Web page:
A scathing report from the Tennessee Comptroller's office is blasting Meigs County government, for not correcting financial problems involving spending.
The report, 147 pages long, has one section detailing discrepancies in how the county finance department spends and accounts for taxpayer dollars.
The problems were uncovered two years ago.. were not corrected, and then, they turned up again in the latest county audit.
Meigs County Financial bookkeeper Libby McCosh says, she thought something was wrong last year, when she asked her former boss Connie Allen when would they start working on the county budget. She says Allen told her, "when revenues started coming in."
"I said, 'how do we know when ther revenues have come in.' because I was just curious," she says. "She said 'the numbers are in my head."
"She never showed me where the revenues were," McCosh says.
Meigs County Mayor Garland Langford says, that was just the continuation of the county finance department's problems, named in the latest comptroller's audit, that produced 13 findings of serious concern in the way the finance office handles county payroll, purchasing, budgeting and the administration of state and federal grants.
"Was there ever a loss of taxpayer dollars?" was the question I had for Mayor Garland. "No, no," came the quick reply. "Most of it was just a failure to do your job in a certain fashion and a certain manner, on paper."
But Mayor Langford did tell us the county has so far, spent 2 to 3 thousand dollars to implement new procedures to account for county money being spent. "If you're having to pay to correct the problems," I said, "then that is a loss of taxpayer dollars," and Mayor Langford did acknowledge that.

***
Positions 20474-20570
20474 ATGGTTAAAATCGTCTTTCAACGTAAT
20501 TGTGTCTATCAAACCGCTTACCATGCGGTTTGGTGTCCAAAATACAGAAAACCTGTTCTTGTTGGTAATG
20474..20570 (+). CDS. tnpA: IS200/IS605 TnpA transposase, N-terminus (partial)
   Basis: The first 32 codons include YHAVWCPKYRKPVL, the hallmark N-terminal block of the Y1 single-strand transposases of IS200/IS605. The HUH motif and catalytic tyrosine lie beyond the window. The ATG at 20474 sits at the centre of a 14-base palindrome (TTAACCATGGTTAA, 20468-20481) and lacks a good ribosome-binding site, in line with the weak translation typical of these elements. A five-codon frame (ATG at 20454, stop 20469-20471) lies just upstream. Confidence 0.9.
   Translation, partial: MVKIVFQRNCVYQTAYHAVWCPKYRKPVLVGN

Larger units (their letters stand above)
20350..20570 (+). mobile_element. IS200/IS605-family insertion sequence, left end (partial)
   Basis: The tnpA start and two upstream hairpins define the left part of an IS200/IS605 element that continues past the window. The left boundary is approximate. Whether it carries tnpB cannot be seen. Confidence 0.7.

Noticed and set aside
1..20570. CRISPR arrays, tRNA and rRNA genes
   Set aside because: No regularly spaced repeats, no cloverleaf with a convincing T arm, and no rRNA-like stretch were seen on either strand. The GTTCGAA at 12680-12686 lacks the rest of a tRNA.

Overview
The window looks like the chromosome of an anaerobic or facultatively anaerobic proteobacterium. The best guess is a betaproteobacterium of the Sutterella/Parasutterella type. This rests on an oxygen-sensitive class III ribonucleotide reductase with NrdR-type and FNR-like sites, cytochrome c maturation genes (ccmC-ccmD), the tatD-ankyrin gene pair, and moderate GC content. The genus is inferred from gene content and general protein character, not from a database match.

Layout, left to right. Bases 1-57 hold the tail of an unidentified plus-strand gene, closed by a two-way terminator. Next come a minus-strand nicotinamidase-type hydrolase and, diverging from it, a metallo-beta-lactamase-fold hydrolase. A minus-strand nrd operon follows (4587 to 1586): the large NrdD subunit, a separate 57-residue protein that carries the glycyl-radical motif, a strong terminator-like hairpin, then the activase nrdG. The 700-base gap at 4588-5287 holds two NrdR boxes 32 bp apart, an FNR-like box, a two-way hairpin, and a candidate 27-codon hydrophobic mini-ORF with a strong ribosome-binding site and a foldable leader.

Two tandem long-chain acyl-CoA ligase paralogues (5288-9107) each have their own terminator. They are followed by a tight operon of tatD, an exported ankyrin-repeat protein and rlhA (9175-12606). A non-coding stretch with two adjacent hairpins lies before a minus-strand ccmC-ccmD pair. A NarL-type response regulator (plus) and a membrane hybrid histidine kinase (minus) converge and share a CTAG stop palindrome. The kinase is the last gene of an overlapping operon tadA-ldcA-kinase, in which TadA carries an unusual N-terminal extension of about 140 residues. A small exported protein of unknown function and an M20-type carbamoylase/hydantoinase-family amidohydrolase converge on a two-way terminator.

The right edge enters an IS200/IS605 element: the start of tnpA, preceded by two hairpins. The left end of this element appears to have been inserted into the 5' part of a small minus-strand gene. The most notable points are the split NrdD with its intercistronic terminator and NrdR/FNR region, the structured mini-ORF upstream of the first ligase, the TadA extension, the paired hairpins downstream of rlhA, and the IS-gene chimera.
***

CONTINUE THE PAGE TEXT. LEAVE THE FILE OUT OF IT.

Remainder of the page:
The mayor says, Connie Allen was terminated two months ago, and so was the county's finance committee several months ago. He feels that will appease the findings in the comptroller's office..
Are the "findings of serious concern" the tip of the iceberg?
"This is an iceberg in my world," Mayor Langford says. "Now we gotta melt it down and make it to where it's not there anymore."
One taxpayer says the county needs to go even further. "Yes, and they should let us know how they're doing that, I think," we were told.
Mayor Langford says, as the investigation continues into the way the finance office did business, anything questionable that's uncovered, could be taken to the district attorney's office for criminal prosecution.By Calvin Sneed